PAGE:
You know what sounds cool at first glance? Productivity habits. You know how long they’re cool for? Probably two days or so.
For the past few years, I’ve adopted every hack from early wake-ups to meditation, all in the name of growth. And that has given me some fodder to discuss today’s topic.
Here’s a quick preview: It’s not about the what, but the why. Cliche, huh?
Anyway, after a long stretch of trial and error, I now present you with my thoughts on these popular hacks.
Once in a while, I’m reminded that just because I’ve set goals doesn’t mean it’s a straight shot to the podium. Case in point: that time I thought I’d win my division in a jiu-jitsu competition.
I trained twice a day for months leading up to it. And that’s discounting the years I’d invested in the sport beforehand.
I lost the first round. My coach, sensing my disappointment in travelling all the way to Japan just to have an anti-climactic end, said: “Well, you either win or you learn.”
Those words have become a meme in the jiu-jitsu community, but they still ring true. In life, you could either succeed in your plans, or you could figure out why you didn’t.
I think Google is trying to corral the way we think. You wanna know why? Because a search on ‘WordPress tips’ returns results like ‘install Analytics’ or ‘use plug-ins’.
But what about the WordPress.com users among us? What if you’re blogging for fun instead of e-commerce? And do I really need Analytics if I only have 10 visitors a month?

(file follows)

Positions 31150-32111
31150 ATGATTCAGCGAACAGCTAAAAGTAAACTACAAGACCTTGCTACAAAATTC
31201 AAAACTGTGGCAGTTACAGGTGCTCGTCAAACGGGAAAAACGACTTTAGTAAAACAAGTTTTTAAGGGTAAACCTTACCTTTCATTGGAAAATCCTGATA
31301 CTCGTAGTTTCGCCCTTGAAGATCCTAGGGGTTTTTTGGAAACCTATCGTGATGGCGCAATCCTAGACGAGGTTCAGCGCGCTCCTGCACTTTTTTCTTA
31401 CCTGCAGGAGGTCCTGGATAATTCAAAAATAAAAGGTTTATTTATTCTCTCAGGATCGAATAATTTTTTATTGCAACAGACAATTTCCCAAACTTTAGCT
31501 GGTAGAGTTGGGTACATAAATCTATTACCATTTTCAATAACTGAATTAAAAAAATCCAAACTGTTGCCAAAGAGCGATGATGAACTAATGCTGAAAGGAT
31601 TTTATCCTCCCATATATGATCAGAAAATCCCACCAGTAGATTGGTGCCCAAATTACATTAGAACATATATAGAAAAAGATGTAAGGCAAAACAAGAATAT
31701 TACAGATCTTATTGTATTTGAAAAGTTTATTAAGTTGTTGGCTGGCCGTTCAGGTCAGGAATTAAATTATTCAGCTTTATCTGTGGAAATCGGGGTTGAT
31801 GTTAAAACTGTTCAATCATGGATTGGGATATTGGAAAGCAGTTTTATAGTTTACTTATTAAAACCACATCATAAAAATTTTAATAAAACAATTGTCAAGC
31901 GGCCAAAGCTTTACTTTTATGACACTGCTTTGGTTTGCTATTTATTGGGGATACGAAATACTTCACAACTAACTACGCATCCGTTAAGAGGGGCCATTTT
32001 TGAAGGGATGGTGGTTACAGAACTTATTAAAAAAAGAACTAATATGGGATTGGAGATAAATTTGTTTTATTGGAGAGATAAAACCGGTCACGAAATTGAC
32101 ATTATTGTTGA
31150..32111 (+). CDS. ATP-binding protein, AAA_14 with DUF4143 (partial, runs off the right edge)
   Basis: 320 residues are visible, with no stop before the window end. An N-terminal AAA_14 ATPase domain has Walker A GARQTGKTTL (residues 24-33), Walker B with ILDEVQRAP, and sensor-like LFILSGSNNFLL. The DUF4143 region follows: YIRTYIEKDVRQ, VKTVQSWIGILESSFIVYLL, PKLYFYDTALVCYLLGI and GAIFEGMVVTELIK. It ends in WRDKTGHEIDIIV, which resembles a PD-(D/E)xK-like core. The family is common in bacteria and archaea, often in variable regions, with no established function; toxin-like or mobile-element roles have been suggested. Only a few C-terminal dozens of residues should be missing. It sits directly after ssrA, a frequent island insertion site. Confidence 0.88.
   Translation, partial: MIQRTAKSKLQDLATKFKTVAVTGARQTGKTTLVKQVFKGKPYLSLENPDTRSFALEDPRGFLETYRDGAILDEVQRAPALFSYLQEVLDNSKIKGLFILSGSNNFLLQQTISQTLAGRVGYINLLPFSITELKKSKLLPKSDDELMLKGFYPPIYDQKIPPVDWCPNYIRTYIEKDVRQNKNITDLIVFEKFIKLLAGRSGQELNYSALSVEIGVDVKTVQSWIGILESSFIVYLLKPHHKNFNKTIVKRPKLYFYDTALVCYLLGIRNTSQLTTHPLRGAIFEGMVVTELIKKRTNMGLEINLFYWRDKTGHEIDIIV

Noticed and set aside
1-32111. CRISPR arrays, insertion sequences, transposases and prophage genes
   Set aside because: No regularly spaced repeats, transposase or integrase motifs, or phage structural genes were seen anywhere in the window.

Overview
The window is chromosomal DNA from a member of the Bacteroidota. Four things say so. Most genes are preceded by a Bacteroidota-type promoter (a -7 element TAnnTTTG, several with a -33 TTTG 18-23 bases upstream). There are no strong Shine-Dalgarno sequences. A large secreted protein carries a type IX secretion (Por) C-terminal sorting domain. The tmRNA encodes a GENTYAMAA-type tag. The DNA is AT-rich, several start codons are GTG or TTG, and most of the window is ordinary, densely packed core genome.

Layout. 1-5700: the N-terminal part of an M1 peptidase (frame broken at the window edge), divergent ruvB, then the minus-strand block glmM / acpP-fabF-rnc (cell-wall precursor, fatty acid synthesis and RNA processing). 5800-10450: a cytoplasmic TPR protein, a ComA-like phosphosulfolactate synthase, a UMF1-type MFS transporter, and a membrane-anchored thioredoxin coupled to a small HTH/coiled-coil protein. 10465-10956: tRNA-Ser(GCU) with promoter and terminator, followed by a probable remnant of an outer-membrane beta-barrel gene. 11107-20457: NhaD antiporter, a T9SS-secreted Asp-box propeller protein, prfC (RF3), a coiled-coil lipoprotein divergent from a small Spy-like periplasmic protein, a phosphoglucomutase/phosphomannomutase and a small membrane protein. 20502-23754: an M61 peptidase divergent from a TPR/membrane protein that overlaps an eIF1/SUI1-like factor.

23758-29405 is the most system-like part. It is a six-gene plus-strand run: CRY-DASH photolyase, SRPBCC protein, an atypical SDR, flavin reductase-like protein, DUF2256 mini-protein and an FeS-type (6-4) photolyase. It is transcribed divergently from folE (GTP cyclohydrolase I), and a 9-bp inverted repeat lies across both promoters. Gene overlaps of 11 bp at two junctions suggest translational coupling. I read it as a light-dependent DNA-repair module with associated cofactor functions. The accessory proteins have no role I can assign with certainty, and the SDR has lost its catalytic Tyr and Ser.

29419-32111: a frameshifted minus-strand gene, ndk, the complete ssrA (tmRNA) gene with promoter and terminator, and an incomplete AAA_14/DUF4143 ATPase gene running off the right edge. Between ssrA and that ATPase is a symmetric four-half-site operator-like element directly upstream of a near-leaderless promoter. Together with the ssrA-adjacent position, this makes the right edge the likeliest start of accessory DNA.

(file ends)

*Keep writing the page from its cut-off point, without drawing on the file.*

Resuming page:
That’s why today I’m presenting you with the old wives’ tales version of WordPress tips. We’re not going to do what big corporations tell us to, no.
Instead, we’ll be covering WordPress tips for personal bloggers, by a personal blogger.
So get your chicken soup and Vicks ready, because we’re about to dive down the WordPress equivalent of sleeping with onions in your socks.
You know how you try clothes on before deciding what to wear on a date? Do you iron those clothes before holding them in the mirror? I hope not, because that’ll be like undoing your pants to fart.
Yet that’s how most writers tend to approach the first draft. They iron their clothes, spritz on a bit of perfume, and have their makeup ready—all before knowing what they’re going to wear.
So today we’re going to talk first drafts. But we’re not going to talk just any first draft. We’re going to check out the benefits of drafting longhand.
After a few years of 16:8 fasting, I’ve decided to transition into one meal a day (OMAD). I say 16:8, but I was fasting 18–20 hours a day on average, which is why OMAD was just a small step up.
And surprisingly enough, it’s much easier than the articles online make it out to be. So after a month of OMAD to date, I thought I’d share my experience to those interested in fasting.